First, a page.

When the idea of setting up Seither’s Seafood in New Orleans came to Seither, he had just got married to his wife and a nice place for rent had just opened up around the corner. Seither would often pull up and peer in the window, imagining all the things he could do with the space. It was not long before he decided to take a chance with the space and started drawing admiration from the state, and the likes of Louisiana cookin’ started to proclaim that Seither’s Seafood in New Orleans was the best restaurant if you wanted to enjoy boiled crawfish.
Although Seither’s Seafood in New Orleans is best known for its crawfish, the establishment is more than that. The restaurant offers award-winning po-boys, including Killer Roast Beef, an avocado and blackened shrimp, and a creative Sushi featuring eel and a snow crab. The menu does not leave traditional diners behind. Also on offer is the traditional selection of Gumbo Ya-Ya, alongside boiled and fried seafood platters. Seither’s Seafood in New Orleans also has something for the culinary thrill-seekers who would like to push creativity limits a bit further. These include a daily fresh offering known as the Hook, Line, and Dine, Jason’s Vacation, which is a play on a Caribbean-style meal with pineapple and jerk chicken but maintains its southern roots with onion and bell pepper, and the Tuna Volcano which features shrimp and snow crab.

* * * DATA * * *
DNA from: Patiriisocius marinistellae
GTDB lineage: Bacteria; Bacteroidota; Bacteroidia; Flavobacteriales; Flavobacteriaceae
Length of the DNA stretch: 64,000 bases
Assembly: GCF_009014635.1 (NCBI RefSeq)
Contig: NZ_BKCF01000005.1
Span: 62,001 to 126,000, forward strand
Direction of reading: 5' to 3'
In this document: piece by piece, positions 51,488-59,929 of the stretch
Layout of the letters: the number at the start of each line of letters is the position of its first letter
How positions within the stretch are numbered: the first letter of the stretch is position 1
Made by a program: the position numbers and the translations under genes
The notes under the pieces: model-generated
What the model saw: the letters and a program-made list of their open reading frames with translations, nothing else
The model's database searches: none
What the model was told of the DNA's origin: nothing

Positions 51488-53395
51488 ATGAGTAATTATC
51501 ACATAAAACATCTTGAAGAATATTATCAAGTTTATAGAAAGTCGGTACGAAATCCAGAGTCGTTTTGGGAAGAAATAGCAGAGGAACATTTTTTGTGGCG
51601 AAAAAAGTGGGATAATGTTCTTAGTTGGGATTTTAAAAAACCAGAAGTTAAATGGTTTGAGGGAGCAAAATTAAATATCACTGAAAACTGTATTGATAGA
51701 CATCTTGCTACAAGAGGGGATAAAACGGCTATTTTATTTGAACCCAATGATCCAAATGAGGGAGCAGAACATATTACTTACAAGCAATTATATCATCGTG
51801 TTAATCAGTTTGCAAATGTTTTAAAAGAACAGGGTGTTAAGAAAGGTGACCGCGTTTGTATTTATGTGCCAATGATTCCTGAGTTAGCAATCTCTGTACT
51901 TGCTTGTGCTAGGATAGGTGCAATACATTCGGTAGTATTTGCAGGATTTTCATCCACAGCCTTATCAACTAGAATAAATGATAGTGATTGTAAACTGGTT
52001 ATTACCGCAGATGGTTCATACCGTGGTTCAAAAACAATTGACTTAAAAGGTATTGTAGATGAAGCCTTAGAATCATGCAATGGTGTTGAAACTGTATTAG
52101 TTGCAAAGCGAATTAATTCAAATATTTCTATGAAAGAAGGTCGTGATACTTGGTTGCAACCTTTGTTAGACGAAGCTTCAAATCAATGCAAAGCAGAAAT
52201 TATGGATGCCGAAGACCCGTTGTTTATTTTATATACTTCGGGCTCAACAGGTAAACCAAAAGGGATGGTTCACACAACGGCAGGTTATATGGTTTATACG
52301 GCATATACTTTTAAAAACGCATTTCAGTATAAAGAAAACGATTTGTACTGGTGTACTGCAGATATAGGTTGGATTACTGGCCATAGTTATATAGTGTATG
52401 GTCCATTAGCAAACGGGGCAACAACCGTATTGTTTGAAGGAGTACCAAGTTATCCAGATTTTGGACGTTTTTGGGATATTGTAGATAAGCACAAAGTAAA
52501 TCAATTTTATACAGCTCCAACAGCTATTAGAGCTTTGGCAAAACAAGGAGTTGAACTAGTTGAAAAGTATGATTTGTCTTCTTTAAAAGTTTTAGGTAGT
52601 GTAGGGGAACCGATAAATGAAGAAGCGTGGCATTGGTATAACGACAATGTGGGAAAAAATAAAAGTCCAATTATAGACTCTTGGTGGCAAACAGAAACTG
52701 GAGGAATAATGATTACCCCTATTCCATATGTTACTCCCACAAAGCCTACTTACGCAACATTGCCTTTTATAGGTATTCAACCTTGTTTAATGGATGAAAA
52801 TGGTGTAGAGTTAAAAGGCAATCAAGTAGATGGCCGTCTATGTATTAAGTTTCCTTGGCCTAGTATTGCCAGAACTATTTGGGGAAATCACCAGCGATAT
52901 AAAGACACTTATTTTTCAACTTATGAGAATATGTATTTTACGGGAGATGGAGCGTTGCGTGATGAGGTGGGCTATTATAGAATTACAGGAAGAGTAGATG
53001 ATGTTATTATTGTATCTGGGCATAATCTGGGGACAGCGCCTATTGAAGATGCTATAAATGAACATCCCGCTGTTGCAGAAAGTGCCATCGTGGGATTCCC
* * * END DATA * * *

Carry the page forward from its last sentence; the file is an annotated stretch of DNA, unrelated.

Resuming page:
From triple fail to sheepshead, Jason Seither loves local and fresh fish. Seither counts on Piazza Seafood to meet this need and has been using their service since he set up Seither’s and has developed a great relationship with Piazza Seafood. According to Seither, working with the owners and the capacity to deliver/pick up are some of the main factors that came to play when he was determining who to get fresh produce from. The train for Seither’s Seafood in New Orleans is not slowing down anytime soon. The 5-time award winner of the Oak Street Po-Boy Festival has its sights on great things. The restaurant continues to be featured including on FOX8, food critic Brett Anderson, and acclaimed food culture writer Ian McNulty. Seither also has a cooking show in play and has been in talks with a film studio. Seither is really excited about this new project.
The small seafood establishment tucked into a row of workshops and garages features two entrances. One entrance leads to the layer of Rodney Jones and a new oyster bar. The second entrance takes you to the main dining area, a cramped room with the incongruously cheery decor of a beach bar and a low ceiling.
No matter what you choose to eat at Seither’s Seafood in New Orleans, the shucker’s salesmanship almost guarantees that the meal will comprise a half-dozen oysters. The ultimate multitasker, the shucker praises Louisiana food, opens oysters, derides the Atlanta Falcons, convinces you to half another half dozen, and mixes his signature cocktail sauce all at once.